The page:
VCS Magazine: UA-129502765-1


We meet them, argue with them, try to reason with them, and occasionally see someone try to get them to fight- but how much thought do we really give to a club’s doorman, or ‘bouncer’? These guys (and ladies) have one of the hardest jobs there is, namely, sorting through every type of person from the street, dealing with impossible situations but with a smile and a nod. Who are bouncers, and where did they come from? That’s the subject for today’s blog post - looking at where the idea of a doorman or “bouncer” came from, and some thoughts about this demanding and overlooked job. A quick note: I (your humble blogger) am certainly not a bouncer, nor have I spoken at any length to one. I’m not an expert by any means.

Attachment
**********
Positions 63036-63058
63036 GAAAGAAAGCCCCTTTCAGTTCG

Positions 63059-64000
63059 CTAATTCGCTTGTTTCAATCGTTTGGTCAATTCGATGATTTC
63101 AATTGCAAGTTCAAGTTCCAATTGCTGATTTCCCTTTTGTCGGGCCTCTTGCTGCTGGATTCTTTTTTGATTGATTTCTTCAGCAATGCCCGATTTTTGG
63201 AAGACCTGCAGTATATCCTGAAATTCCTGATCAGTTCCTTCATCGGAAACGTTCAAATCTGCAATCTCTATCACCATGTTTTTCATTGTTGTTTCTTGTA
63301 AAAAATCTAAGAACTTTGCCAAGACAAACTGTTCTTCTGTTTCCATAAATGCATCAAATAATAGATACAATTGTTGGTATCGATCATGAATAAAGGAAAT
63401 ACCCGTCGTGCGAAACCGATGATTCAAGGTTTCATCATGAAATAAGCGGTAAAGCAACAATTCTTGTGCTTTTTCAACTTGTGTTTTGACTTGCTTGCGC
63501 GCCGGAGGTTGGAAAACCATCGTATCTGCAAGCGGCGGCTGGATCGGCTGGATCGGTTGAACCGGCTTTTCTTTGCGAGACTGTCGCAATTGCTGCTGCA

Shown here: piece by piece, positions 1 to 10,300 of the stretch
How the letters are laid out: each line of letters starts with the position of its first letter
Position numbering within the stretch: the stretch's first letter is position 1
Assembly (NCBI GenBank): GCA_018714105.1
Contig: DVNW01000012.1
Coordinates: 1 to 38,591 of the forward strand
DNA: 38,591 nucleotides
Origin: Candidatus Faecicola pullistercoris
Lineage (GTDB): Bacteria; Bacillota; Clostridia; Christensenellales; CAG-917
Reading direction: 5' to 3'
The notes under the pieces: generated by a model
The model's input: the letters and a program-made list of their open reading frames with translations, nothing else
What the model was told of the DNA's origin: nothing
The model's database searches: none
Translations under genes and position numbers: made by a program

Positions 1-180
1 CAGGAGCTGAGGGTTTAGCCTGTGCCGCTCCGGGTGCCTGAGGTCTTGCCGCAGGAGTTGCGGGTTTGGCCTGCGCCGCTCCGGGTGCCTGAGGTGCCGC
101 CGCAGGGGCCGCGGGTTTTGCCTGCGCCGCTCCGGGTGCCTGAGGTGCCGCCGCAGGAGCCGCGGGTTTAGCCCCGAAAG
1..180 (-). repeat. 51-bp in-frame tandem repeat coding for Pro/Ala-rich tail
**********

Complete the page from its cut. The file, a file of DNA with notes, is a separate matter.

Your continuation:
The term “bouncer” first appeared in an 1875 novel by Horatio Alger Jr. called The Young Outlaw, where in a passage a waiter is told to “bounce” a boy who hasn’t paid for his meal. He’s thrown from the business premises, a sequence that swiftly became incredibly popular in films and popular culture. By this time, hiring a doorman was commonplace, and in fact there are references to having someone guard the door going back to ancient Greece! One famous female bouncer in Baltimore in the 30s was named Mickey Steele. Legend has it she first politely enquired where a doomed customer was from, only to remove him from the premises and hurl him in that general direction. However, despite what you may see in the movies, such hurling is happily no longer an option for the bouncer’s of today. There’s a great deal of training where doormen and women learn how to deal with patrons while avoiding excessive force (or often any force), leading to a culture of professionalism and respect. Still, these men and ladies) likely have one of the most stressful, difficult jobs around, and a tradition of garnering little to no respect for the critical purpose they serve.

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